On Day three of the 2015 49er & 49erFX World Championship the qualifying series could not have been more challenging for the teams vying for Gold fleet inclusion, Olympic berths, and Olympic selection.
The 3rd day of the championships started out boisterously, with 14 knots of wind and a reasonable chop as the system breeze had been flowing all night. As racing began, however, it dropped so the first race finished with only 8 knots of breeze and sailors working the waves hard downwind to surf whenever they could catch something. The wind continued to die with a 7 to 10 degree right shift through the first race, before picking up for the third and final race to about 7 knots and ‘Good skiff racing conditions,’ according to Will Phillips (AUS).
The 2015 49er & 49erFX World Championship is in Buenos Aires, Argentina from November 16-21, 2015.
Starting the day, the teams vying for Olympic berths were huddled at the top of the 49er leaderboard, with 4 out of the top 6 teams looking to qualify their nation. By the end of racing today, 7 nations are looking for the 3 (and possibly up to 5 Olympic berths) with Argentina and Poland both having 2 teams in the hunt.
The real fleet depth in the 49er is on display here in Buenos Aires as only Championship favorites, Burling and Tuke (NZL), are sailing to expectation and at the top of the leaderboard. Many of the rest of the presumed top 10 had to fight hard, right down to the final race just to make gold fleet with Fletcher/Sign (GBR), Outteridge/Jensen (AUS), Seaton/McGovern (IRL), and Warrer/Thomsen (DEN) all in danger of falling out of the Gold fleet split in the final race of the day. Of the bunch, the Brits and Outteridge proved clutch, with Fletcher/Sign winning the final race while Outteridge/Jensen pulled off two second places to close out the qualifying series.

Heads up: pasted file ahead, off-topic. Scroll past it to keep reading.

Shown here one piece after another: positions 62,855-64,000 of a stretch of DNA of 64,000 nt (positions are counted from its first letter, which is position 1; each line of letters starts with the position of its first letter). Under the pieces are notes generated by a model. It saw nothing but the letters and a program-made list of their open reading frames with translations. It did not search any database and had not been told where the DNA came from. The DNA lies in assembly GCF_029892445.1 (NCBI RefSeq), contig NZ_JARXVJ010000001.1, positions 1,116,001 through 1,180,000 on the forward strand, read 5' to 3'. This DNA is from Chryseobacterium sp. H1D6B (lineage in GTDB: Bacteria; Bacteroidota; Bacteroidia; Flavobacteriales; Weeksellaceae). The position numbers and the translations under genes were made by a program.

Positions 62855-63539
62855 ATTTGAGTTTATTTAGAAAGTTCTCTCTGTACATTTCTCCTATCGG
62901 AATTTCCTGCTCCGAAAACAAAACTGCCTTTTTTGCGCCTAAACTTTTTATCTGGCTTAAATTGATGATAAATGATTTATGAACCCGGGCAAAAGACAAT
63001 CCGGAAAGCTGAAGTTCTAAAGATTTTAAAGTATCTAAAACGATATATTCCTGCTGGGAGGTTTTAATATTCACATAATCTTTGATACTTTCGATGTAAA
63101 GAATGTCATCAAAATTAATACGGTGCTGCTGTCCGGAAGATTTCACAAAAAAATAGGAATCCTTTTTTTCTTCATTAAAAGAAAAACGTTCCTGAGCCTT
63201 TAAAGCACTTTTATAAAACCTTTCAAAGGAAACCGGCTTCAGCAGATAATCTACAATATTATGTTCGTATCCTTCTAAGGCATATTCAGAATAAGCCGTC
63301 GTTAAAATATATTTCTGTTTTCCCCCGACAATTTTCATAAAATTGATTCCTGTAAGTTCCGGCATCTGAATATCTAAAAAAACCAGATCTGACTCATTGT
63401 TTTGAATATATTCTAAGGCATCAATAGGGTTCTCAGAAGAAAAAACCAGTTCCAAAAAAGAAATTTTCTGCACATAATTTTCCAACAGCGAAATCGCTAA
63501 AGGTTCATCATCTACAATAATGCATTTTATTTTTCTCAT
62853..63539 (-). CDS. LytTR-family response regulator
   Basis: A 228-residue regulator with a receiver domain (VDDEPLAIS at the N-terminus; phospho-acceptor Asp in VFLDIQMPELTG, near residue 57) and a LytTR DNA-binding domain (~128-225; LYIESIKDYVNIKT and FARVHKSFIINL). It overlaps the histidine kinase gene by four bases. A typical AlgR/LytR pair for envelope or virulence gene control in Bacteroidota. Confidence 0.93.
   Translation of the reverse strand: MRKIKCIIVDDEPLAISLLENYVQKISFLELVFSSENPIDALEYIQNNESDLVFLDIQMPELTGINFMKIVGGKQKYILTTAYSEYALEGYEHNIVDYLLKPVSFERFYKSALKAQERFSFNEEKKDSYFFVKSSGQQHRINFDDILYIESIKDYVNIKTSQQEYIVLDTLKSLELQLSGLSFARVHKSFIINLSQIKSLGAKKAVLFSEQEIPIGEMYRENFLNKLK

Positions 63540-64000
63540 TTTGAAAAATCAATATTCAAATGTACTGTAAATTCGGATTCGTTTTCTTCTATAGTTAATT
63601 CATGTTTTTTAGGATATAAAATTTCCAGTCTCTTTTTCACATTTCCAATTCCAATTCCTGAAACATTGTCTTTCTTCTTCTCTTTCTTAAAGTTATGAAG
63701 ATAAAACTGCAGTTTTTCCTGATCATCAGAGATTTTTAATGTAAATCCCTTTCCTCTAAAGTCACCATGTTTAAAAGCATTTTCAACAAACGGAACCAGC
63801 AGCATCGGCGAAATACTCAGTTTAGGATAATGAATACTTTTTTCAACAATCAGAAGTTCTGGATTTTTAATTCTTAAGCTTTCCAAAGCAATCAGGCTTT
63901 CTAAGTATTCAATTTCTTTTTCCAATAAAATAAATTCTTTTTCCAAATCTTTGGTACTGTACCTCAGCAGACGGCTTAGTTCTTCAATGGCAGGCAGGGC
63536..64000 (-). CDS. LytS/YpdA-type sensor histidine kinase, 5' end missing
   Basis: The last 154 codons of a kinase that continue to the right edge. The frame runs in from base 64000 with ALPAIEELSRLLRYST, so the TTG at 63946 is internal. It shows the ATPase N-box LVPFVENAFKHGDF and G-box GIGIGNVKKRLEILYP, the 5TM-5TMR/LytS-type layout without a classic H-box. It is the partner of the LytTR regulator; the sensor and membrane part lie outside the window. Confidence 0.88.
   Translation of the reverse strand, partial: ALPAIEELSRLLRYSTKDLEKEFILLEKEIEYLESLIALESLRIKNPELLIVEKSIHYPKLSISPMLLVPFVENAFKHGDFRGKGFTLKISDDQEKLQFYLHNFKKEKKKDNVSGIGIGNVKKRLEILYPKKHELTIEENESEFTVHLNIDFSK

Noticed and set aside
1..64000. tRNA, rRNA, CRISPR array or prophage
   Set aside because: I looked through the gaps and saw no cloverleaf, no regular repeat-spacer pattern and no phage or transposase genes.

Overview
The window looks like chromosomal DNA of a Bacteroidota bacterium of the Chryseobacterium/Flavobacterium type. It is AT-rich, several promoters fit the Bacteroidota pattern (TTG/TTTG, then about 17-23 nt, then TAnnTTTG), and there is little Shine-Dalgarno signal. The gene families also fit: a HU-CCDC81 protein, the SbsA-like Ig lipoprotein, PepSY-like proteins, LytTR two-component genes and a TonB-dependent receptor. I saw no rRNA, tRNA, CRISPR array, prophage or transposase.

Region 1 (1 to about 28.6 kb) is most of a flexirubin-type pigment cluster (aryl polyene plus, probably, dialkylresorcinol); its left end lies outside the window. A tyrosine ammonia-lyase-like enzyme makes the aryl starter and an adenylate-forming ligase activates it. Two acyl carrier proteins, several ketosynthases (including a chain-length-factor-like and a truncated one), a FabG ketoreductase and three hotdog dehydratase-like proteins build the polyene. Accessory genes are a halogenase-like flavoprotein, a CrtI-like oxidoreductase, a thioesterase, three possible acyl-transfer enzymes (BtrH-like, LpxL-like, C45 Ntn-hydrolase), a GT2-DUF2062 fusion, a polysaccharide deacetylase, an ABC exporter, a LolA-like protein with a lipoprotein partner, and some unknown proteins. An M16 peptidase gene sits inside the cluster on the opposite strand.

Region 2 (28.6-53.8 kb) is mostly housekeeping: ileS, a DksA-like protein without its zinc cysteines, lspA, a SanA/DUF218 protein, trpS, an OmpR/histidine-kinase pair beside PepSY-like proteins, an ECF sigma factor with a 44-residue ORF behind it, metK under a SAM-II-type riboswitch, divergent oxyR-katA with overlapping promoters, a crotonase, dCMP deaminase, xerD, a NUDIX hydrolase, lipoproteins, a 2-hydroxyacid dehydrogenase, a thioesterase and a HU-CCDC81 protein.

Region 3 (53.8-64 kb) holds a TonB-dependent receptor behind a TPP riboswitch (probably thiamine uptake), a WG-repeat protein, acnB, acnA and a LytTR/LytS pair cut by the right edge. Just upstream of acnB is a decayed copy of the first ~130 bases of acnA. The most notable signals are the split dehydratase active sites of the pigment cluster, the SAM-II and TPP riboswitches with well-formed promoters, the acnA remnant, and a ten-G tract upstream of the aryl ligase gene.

Local young guns, the Lange brothers, looking good in their yellow leaders jerseys, sailed a decent day only falling a few places to fourth overall. With their home club looking on, their double-Olympic medalist father in a spectator boat they have proved up to the pressure so far. The first 3 days of the championship have been really unstable, especially for the 49er fleet, and their local knowledge may have come in handy at the most important time.
In the hunt for Olympic berths are the two favored nations, Germany and Poland. German’s Erik Heil and Thomas Ploessel did not compete together in Santander 2014 due to a last minute injury to Thomas, but have come through so far at this years qualifier. They won the first race of the day by a wide margin and followed through with two solid races to move up into third. Poland sees both top crews in the gold fleet, with Lukas and Pawel (POL) comfortably in sixth while Thomas and Jake are back in 18th but still able to contribute to the nationality fight. The Japanese team of Makino and Takahashi were back in 27th with one race remaining of the series but pulled off a 3rd place to keep in contention for their 3rd straight Olympic appearance.
The two more surprising teams in the gold fleet still in the hunt for berths are Croatia and Belgium. The Croatians have been running a much lower key campaign than usual, both sailors being family men now. Their years of experience allow them to keep competing at a high level and they’ll be looking for their third straight Olympic berths as well. The Belgians have been at the 49er game for years, and the pair of Lefebre and Paelsmaker only recently teamed up, and to good effect so far. They will certainly be under huge pressure in their first gold fleet as a duo to maintain their position.